Making Money with Music

Lesson 9 of 35

Licenses & Royalties: Q & A

 

Making Money with Music

Lesson 9 of 35

Licenses & Royalties: Q & A

 

Lesson Info

Licenses & Royalties: Q & A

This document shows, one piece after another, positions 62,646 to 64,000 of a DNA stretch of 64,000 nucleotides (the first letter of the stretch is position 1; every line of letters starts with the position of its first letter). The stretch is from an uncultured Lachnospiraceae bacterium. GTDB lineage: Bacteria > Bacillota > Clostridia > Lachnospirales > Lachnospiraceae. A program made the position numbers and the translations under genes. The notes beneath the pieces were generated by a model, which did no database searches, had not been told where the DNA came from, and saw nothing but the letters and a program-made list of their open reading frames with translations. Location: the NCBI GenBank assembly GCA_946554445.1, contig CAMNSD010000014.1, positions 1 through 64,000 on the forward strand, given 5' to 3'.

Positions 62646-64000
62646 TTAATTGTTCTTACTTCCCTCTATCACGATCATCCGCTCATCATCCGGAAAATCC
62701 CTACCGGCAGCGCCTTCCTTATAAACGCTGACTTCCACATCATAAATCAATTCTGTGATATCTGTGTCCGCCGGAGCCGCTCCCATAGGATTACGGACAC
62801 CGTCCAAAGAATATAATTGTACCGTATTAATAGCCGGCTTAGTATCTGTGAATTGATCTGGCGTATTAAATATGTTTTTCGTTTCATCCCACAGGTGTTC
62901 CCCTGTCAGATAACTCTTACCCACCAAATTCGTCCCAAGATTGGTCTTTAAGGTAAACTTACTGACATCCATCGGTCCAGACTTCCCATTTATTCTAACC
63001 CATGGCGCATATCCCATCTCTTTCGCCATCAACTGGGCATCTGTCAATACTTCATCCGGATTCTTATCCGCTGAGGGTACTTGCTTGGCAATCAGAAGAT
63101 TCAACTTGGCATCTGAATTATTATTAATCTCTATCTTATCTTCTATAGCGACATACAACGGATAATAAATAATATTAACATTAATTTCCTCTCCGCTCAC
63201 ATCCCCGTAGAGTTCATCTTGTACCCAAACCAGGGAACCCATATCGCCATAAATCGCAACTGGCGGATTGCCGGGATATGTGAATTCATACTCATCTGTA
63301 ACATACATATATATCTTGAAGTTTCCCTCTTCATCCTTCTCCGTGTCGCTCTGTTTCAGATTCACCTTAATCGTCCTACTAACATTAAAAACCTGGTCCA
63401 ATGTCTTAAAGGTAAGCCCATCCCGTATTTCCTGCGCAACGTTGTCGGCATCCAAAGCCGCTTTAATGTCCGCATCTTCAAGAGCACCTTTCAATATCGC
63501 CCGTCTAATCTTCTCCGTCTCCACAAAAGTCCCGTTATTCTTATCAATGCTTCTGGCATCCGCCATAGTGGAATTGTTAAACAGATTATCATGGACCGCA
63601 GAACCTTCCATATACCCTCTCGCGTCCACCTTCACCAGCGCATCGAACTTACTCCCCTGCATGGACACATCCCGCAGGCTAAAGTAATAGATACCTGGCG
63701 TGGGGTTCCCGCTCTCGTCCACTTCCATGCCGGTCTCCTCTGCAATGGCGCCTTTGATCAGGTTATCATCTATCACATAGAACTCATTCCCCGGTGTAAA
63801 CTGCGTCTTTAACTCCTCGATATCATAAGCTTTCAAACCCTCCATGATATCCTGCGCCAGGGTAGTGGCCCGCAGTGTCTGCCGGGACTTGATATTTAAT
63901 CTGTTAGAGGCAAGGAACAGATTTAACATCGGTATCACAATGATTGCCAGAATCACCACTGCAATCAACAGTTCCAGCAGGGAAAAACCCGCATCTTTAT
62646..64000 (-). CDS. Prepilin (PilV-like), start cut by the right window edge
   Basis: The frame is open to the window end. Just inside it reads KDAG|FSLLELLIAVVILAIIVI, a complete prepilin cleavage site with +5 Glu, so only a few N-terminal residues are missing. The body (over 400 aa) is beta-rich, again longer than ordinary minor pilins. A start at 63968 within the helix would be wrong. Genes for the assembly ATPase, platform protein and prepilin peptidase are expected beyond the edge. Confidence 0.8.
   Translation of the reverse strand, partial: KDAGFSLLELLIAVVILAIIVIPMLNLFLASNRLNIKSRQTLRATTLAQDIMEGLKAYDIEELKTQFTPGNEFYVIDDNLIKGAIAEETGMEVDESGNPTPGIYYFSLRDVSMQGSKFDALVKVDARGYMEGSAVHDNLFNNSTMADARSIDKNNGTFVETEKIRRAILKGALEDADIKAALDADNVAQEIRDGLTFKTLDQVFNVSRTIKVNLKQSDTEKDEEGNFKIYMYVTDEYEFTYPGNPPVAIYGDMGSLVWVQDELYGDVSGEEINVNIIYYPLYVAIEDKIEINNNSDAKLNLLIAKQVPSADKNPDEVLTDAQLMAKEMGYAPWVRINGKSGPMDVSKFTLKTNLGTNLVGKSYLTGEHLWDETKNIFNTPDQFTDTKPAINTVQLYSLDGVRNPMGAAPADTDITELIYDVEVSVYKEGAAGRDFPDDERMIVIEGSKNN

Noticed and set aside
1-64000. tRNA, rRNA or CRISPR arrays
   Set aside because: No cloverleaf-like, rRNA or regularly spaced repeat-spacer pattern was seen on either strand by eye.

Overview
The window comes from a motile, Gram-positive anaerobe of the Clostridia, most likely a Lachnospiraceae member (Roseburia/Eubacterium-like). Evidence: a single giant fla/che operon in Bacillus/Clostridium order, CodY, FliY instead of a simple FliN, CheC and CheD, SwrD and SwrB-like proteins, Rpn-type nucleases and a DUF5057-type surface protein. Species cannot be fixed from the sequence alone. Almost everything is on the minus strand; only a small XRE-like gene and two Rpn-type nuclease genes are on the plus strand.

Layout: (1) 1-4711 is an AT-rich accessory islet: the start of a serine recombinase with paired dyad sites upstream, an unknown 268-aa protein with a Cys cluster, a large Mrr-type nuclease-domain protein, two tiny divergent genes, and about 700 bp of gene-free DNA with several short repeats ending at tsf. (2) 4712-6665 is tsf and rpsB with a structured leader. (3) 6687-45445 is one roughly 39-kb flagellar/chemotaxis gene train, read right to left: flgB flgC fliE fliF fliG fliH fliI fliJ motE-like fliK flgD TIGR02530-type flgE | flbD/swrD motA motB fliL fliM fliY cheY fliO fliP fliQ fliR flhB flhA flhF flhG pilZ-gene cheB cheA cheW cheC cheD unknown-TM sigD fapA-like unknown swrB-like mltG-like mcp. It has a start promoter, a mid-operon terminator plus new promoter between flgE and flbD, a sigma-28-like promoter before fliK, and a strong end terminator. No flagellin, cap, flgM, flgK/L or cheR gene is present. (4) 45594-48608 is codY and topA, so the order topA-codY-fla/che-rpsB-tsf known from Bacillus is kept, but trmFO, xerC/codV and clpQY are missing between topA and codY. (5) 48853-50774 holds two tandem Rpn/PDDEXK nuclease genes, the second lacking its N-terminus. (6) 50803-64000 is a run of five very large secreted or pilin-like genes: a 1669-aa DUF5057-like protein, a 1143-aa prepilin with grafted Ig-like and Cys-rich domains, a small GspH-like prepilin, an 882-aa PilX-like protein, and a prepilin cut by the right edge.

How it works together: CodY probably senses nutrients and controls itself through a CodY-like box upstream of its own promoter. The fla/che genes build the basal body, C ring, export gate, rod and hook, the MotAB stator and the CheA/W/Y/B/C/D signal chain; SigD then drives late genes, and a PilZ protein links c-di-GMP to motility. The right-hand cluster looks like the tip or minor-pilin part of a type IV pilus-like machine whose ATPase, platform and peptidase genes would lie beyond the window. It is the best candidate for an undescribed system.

For more about selling, we've got a lot of stuff in the indie band survival guide, including these two items had a clear legal rights for your albums, how to get to image that air pre cleared in royalty free um that's just another wee area to do it, but this is another area where we tend to have a lot of questions, so we wanted to leave some room, so we're up for taking whatever you guys have. We actually had a question earlier in the segment from barker bongos with asking how to get their album into more than one region, so their cd is available an amazon, spain and on itunes, spain, but not in the u s and they said their music is online in many places and the group also toward in the u s but they just don't have a way for people in the u s to purchase that their album now and they were asking for some advice from you guys and they say where they were out of spain. Spain ok, so it's, this is an aggregator. Yeah question this is really a limit by the aggregator. Yes, um think about thi...